The new report published today by Lancet Oncology shows that age, general wellbeing and other factors can affect 30-day mortality following chemotherapy for breast and lung cancer.

Tuesday 30 August 2016      Health information
Breast Cancer Now responds to new findings on post-chemotherapy deaths

The first major report using world-first systemic anticancer treatment (SACT) data has been published today by Lancet Oncology. It shows that age, general wellbeing and other factors can affect 30-day mortality following chemotherapy for breast and lung cancer.

The Public Health England (PHE) SACT data gives us new insights about the real-world chemotherapy treatment of patients in the NHS in England which was previously only available from clinical trials. In 2014 alone the dataset included over 2 million records for over 160,000 different patients.

This database is also one way in which additional data could be gathered from promising medicines recommended for the new Cancer Drugs Fund (CDF), though the type of data gathered for the CDF will vary for different medicines.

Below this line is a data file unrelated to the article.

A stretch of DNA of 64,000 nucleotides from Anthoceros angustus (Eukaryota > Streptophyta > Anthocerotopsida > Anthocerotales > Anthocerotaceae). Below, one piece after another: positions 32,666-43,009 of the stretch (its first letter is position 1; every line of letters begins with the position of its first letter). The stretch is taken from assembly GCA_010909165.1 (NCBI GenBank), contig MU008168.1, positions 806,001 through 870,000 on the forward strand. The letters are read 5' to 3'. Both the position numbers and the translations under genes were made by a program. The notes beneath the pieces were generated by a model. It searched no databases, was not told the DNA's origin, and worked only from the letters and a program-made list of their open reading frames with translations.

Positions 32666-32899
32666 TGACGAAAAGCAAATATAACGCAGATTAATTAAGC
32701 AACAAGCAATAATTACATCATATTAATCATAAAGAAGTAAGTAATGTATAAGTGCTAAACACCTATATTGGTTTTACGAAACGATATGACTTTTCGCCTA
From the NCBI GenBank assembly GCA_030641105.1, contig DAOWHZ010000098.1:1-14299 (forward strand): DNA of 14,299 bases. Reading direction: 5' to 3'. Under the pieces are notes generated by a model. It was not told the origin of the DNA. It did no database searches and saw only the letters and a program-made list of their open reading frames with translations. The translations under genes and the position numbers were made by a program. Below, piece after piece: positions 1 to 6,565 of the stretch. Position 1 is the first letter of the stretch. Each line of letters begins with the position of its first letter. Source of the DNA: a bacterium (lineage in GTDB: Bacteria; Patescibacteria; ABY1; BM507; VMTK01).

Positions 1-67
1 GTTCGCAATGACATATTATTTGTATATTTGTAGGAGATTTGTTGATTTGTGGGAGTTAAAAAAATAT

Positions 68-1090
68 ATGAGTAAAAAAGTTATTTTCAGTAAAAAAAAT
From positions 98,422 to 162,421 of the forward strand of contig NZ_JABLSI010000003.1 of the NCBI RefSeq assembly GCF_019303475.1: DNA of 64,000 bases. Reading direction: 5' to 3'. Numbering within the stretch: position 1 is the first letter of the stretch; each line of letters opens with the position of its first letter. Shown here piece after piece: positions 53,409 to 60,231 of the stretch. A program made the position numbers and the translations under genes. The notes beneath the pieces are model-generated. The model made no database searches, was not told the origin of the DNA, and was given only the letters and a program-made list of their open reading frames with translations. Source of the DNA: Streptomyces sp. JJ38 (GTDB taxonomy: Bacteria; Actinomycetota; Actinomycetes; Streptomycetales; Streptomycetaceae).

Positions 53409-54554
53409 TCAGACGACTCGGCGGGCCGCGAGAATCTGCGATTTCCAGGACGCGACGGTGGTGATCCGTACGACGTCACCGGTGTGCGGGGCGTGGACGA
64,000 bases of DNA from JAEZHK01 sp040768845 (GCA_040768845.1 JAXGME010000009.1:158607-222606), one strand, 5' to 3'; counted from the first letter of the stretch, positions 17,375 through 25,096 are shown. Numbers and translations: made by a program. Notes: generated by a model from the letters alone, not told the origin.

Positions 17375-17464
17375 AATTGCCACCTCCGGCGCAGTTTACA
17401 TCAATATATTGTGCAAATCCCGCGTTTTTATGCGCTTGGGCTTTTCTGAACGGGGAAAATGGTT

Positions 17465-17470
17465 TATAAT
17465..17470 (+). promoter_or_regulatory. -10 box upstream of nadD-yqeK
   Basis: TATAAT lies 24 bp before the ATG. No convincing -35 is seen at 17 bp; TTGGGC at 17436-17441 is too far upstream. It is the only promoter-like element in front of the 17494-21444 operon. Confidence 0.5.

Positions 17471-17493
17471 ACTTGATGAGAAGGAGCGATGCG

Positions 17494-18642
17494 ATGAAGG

Baroness Delyth Morgan, Chief Executive at Breast Cancer Now, said:

"These new data provide an interesting first glance at the effectiveness of cancer treatments in the real world. But we mustn’t jump to conclusions at this early stage, and any slight variances in 30-day mortality from chemotherapy across England, which could be due to a number of factors, will now need to be investigated further.

“The SACT database offers real promise in our ability to monitor and improve the quality of healthcare in England, and particularly in assessing the effectiveness of new drugs. But if it is to be put to the greatest use, the database now needs to be even more complete and accurate.

“Non-compliance by hospitals remains the biggest stumbling block for a variety of reasons, and if we are to make the most of this real-world data, this must be remedied to provide a full picture of our healthcare delivery.

“This important database could, for example, now become critical to the Cancer Drugs Fund as it gathers patient data for new medicines, and we very much look forward to its continued use.”